From a gaming perspective though I do kinda feel like “who gives a f**k”. Japan isn’t what it used to be. They aren’t leaders in the this industry anymore. Yeah you got your hardcore JRPG fans that still eat that shit up, but come on.

    Japan has been TOTALLY surpassed by the west, both in development technologies/methodologies and creation of truly immersive plots and characters.

    ps. CLEARLY there are exceptions, but it’s obvious they aren’t the status quo.

    #52 1 year ago
  53. MrWaffles

    Xbox is too big for japanese homes.
    Xbox is too chubby.
    Xbox feels 90s ‘extreme’.
    Xbox is not kawaii.
    Xbox is too loud.
    Xbox has no japanese mascot
    Xbox has no japanese idol
    Xbox live offers no anime

    Is like trying to sell squid flavored rice cake in walmart, you can push it in people’s face with marketing dollars, but the product itself is the weakest point.

    -Waffles

    #53 1 year ago
  54. XanderZane

    It’s pretty hopeless for the XBox One in Japan. The XBox 360 did ok with 1.6+ million units sold, but that was mainly because the PS3 hadn’t launched yet and when it did, it was severely overpriced. Plus many of the JRPG Japan gamers craved were on the XBox 360 only at the time. It will be a miracle if it even sells over a million this generation. The 360 should be like $100 in Japan right now, but I’m sure it’s more.

    #54 1 year ago

Comments are now closed on this article.

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    A limited edition Metal Gear Solid 5: The Phantom Pain PlayStation 4 system will be released in Asia. The system and its DualShock controller were designed in collaboration with Konami Digital Entertainment and targeted for the Asia region, per Gematsu. It will be released as part of PS4 Metal Gear Solid 5: The Phantom Pain […]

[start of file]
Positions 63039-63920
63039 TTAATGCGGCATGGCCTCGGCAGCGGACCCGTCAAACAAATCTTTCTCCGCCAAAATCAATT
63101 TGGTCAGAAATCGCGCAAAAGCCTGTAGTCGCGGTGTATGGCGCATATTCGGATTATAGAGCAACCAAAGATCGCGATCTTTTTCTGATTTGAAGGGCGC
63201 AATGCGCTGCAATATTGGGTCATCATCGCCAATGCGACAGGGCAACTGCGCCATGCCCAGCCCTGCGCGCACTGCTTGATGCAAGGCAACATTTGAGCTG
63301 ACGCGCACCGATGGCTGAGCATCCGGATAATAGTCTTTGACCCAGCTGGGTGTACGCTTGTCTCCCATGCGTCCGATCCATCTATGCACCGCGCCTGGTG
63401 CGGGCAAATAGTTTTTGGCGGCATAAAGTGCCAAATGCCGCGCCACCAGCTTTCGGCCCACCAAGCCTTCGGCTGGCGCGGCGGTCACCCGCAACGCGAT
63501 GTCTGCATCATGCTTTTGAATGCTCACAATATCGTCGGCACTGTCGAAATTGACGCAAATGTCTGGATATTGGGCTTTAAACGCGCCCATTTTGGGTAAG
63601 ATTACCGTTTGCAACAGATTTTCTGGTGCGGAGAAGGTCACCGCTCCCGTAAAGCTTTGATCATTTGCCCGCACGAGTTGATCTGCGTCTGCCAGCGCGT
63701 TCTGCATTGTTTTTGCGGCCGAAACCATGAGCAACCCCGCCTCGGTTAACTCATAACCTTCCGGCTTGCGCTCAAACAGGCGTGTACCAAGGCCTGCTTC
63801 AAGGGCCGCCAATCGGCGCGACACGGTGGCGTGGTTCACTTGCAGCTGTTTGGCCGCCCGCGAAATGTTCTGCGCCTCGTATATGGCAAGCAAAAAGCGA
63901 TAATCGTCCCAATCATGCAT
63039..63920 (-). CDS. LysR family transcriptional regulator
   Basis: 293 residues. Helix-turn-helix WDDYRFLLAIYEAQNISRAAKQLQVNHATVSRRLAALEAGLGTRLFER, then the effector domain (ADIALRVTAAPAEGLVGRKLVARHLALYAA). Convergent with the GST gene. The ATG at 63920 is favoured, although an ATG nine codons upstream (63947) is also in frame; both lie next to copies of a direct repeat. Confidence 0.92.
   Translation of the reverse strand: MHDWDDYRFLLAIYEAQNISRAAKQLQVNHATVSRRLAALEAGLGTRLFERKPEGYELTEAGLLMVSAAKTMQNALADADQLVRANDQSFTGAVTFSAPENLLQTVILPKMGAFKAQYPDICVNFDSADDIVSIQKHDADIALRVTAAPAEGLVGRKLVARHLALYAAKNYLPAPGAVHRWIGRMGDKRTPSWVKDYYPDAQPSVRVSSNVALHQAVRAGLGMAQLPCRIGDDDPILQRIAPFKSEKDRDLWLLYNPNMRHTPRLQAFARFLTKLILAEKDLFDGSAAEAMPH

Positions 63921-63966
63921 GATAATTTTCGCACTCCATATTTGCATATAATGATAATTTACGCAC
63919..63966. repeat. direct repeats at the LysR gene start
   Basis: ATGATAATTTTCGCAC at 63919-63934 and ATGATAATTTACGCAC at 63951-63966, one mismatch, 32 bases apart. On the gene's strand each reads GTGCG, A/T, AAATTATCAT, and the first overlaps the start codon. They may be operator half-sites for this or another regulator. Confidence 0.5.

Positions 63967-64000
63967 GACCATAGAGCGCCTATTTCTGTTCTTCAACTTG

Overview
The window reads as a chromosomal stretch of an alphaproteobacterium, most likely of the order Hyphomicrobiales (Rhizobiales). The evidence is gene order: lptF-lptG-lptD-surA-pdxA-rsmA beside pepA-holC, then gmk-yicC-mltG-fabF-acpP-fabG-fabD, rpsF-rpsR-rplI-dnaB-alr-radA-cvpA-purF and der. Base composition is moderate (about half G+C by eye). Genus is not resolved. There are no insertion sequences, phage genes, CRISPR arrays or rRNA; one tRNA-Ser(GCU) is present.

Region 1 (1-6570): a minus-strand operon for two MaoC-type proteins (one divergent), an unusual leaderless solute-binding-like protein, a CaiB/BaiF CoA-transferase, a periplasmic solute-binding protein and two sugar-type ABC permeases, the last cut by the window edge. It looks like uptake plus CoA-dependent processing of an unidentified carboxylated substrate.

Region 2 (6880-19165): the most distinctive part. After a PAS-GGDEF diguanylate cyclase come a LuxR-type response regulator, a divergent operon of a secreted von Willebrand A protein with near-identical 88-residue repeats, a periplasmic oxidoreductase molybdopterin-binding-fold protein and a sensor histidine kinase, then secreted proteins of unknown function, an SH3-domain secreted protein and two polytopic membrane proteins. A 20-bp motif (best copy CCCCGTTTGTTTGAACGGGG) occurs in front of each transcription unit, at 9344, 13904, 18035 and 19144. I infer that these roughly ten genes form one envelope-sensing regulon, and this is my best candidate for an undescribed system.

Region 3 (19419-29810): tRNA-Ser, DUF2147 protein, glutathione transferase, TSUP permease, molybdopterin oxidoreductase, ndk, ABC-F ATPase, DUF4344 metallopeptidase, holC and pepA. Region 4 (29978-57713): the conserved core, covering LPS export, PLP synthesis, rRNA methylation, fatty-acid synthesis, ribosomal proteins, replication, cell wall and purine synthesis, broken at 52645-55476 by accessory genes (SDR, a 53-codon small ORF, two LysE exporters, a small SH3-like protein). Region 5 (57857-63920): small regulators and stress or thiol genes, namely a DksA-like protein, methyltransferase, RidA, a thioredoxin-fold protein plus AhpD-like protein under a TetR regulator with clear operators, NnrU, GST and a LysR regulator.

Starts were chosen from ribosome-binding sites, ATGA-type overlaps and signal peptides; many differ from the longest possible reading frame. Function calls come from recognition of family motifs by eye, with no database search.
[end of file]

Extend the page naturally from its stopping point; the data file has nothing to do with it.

• This video shows Sid Meier’s Starships being played on iPad

    Sid Meier’s Starships will be released on iPad alongside Mac and PC, and to give you an idea on how it plays on the tablet, a new video has been released. Watch below as Pete Murray and lead producer Stuart Zissu show off the iPad version. The 4X space-strategy releases on March 12.

  • Wolfenstein: The Old Blood announced as standalone prequel to Wolfenstein: The New Order

    Wolfenstein: The Old Blood, a standalone prequel to The New Order, will release May 5 on PC, PS4 and Xbox One. The game takes pace in 1946, and and players take on the role of B.J. Blazkowicz as he embarks on a two-part mission in Bavaria. Part one, Rudi Jäger and the Den of Wolves, […]

  • Observer Mode coming soon to Evolve as a free update

    Observer Mode will be released for Evolve as a free update for all platforms, 2K and Turtle Rock have announced. The community feature was designed to give Evolve players the ability to observe and add commentary as well as livestream, allowing a sixth user to “passively enter a custom game” with the ability to switch […]

  • Dragon Quest Heroes and PS4 top Media Create charts in Japan

    The PlayStation 3 and PS4 skus for Dragon Quest Heroes were the top sellers on the Media Create charts in Japan, moving a combined 594,749 units. Elsewhere on the chart, The Legend of Zelda: Majora’s Mask 3D was in third place with 39,751 units moved, and last week’s top seller, God Eater 2: Rage Burst, […]

  • Watch Hideo Kojima answer lots of your burning Phantom Pain questions

    What’s better than learning the official release date of MGS5: The Phantom pain? Hideo Kojima talking more about it, of course! Hideo Kojima has decided to answer a few fan questions about Metal Gear Solid 5: The Phantom Pain, to help boost everyone’s hype to insane levels. He talks about the game’s story, his relief […]

  • MGS5: The Phantom Pain Day 1 and Collector’s Edition revealed